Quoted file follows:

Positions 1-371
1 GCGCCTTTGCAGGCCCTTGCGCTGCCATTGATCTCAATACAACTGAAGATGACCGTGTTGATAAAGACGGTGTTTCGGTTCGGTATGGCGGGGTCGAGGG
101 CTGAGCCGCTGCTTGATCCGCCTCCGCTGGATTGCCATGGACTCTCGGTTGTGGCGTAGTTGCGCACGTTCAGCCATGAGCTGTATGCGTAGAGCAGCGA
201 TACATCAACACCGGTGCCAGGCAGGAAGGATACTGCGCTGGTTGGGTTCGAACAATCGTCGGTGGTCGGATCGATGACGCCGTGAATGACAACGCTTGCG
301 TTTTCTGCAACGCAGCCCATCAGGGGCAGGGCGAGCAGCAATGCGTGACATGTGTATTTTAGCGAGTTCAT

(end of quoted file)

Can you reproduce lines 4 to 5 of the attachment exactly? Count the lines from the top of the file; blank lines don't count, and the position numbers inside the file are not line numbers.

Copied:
201 TACATCAACACCGGTGCCAGGCAGGAAGGATACTGCGCTGGTTGGGTTCGAACAATCGTCGGTGGTCGGATCGATGACGCCGTGAATGACAACGCTTGCG
301 TTTTCTGCAACGCAGCCCATCAGGGGCAGGGCGAGCAGCAATGCGTGACATGTGTATTTTAGCGAGTTCAT